A coalition of veterans and fraternal groups upset over the state's handling of their electronic raffle machines are attempting to use it as a political issue against Republican Gov. John Kasich in his bid for re-election.

A coalition of veterans and fraternal groups upset over the state’s handling of their electronic raffle machines are attempting to use it as a political issue against Republican Gov. John Kasich in his bid for re-election.

Last year, Republican Attorney General Mike DeWine declared the devices operating in hundreds of veterans posts and fraternal lodges in Ohio illegal gambling devices, although a local court granted a temporary injunction for posts and lodges to keep their machines. The Ohio Veterans and Fraternal Charitable Coalition is angry with DeWine, too, but it seems to have set its sights especially on Kasich for the governor’s actions since DeWine’s ruling.

For the first time since it came into existence in 2003, the coalition will invite candidates for the governor’s race to interview for an endorsement because it blames Kasich for holding up legislation that would write into law the legality of its machines.

Coalition leaders told The Dispatch that they also reject Kasich’s solution to DeWine’s ruling — allowing the Ohio Lottery Commission to install legal next-generation electronic slot machines.

The coalition is collecting “thousands” of signatures from members to get language approved for a statewide ballot initiative to make the machines legal. Officials said “when our members see this, they know it’s because of the governor.” Leaders of the coalition said individual lodges and posts could even protest at Kasich campaign events.

On the matter of who is responsible for the legislature’s failure to vote on House Bill 325, which would make the raffle machines legal, there seems to be little disagreement.

“We told legislators that we had a better, legally assured path forward with (slot) machines, and House and Senate leadership agreed with us,” Kasich spokesman Rob Nichols said.

What’s undecided is the impact the coalition’s political actions might have on Kasich. Will this go much beyond the yearlong policy disagreement between the Kasich administration and the coalition, or it will morph into military veterans openly protesting against a Republican governor?

“This issue is going to be alive, it’s going to be there” in the fall, said Bill Seagraves, chairman of the veterans and fraternal coalition.

“All of our members are of voting age, we have a lot of clout,” added Merle Pratt, secretary for the coalition.

Nichols, who as Kasich’s spokesman was not speaking about the election but acknowledging that sometimes policy and politics mix, countered: “We don’t think the No. 1 issue facing our returning veterans is what kind of gambling machine they get to play with at a lodge.”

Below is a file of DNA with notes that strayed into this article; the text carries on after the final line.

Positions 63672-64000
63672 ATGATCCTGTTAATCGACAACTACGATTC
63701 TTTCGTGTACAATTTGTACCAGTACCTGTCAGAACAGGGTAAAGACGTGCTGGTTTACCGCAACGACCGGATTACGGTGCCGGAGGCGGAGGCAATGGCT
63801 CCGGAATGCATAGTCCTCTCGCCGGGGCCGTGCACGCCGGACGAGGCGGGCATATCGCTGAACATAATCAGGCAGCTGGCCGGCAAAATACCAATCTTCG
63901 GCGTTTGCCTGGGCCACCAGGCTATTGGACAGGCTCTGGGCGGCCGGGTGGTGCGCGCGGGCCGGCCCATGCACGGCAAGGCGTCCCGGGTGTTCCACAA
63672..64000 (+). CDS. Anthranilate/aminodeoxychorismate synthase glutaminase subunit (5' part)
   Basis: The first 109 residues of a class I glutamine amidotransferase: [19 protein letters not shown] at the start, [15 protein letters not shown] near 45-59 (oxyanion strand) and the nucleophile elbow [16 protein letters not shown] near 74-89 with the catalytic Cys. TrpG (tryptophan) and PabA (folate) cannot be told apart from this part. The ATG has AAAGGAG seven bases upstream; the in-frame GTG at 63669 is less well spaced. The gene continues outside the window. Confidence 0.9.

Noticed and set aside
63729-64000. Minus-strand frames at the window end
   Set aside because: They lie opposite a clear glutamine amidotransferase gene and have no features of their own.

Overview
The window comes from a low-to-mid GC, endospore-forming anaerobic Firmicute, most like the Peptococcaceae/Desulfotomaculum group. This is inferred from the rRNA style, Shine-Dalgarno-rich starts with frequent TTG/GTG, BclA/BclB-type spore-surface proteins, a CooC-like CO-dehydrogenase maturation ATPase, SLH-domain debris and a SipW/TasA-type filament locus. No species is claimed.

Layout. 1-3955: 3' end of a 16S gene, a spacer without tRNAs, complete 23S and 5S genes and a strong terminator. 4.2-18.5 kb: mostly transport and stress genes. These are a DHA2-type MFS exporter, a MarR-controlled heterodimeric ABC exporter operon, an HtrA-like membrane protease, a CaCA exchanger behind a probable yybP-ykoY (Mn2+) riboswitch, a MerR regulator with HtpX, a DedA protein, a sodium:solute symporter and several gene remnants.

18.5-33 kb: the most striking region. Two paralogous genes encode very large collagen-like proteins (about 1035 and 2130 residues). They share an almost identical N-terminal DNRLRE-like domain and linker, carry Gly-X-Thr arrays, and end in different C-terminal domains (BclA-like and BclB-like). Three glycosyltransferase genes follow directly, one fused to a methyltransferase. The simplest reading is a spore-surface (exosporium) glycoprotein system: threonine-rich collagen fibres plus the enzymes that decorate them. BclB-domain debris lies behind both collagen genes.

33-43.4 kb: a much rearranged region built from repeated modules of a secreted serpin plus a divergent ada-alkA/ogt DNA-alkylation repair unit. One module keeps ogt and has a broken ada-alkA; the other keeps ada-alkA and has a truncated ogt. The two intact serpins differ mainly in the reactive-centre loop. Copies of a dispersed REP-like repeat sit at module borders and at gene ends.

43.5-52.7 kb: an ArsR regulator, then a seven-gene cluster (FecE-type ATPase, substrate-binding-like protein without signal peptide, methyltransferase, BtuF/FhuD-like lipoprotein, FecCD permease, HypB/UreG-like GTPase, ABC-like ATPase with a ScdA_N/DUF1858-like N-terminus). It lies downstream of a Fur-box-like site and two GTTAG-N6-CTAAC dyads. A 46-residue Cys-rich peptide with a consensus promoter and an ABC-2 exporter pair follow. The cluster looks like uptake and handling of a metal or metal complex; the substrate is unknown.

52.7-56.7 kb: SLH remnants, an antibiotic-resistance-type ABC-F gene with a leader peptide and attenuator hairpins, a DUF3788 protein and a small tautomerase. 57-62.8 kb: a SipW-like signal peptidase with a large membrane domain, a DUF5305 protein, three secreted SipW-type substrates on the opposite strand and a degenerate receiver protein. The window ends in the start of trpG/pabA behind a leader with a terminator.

Kasich recently signed into law provisions designed to make it easier for veterans to get licensing for work, gain college credit and get career counseling.

The coalition consists of state chapters of veterans organizations such as AmVets, the American Legion and Veterans of Foreign Wars; fraternal groups including Eagles, Elks and Moose; and smaller, unaffiliated groups. Membership of those groups is 2.1 million people, Pratt said, with about 700,000 coming from the veterans organizations.

Pratt acknowledges that a central challenge is making the coalition’s case to all veterans.

“There are two types of veterans: the older, post-going, most-of-us-having-served-in-Vietnam, those kinds of veterans, and then the younger veterans who aren’t active at the post, they’re busy raising families and starting careers,” Pratt said. “Some of the stuff (Kasich) has done has helped (younger veterans). He’s not helping our posts survive.”

The Kasich plan to replace raffle machines, which was authorized by a small, legislative state spending-oversight panel, was for the lottery commission to spend $22.5 million for 1,200 machines from Intralot, the Greece-based supplier of lottery games and software. The lodges and posts would get 40 percent of the proceeds from the new machines, or about $7 million.

Veterans oppose this plan, saying their electronic raffle games provide a greater payoff and also leave more money to donate to other charities. But the payout to players on Intralot’s machines is 90 percent versus 63 percent on the raffle machines.

The coalition is collecting signatures to place its issue on the ballot in 2015 in the event it loses its court case. But posts and lodges also have ordered 675 of the new Intralot machines to hedge their bets.

Democrat Ed FitzGerald, who is running against Kasich, has said he is evaluating the concerns and is expected to roll out policies toward veterans later in the summer.

Both the Kasich administration and the coalition have some apparent personal ties to their respective plans, although they both deny that those relationships have anything to do with their positions.

One of Intralot’s chief lobbyists is Robert F. Klaffky, regarded as close to both Kasich and to House Speaker William G. Batchelder, who is refusing to move House Bill 325. On the coalition’s side, Seagraves’ grandson works for the Charitable Management Capital Group, the Ohio-based company that makes the raffle machines. Also, the Charitable Management Capital Group and the coalition share a lobbyist — Mitch Given.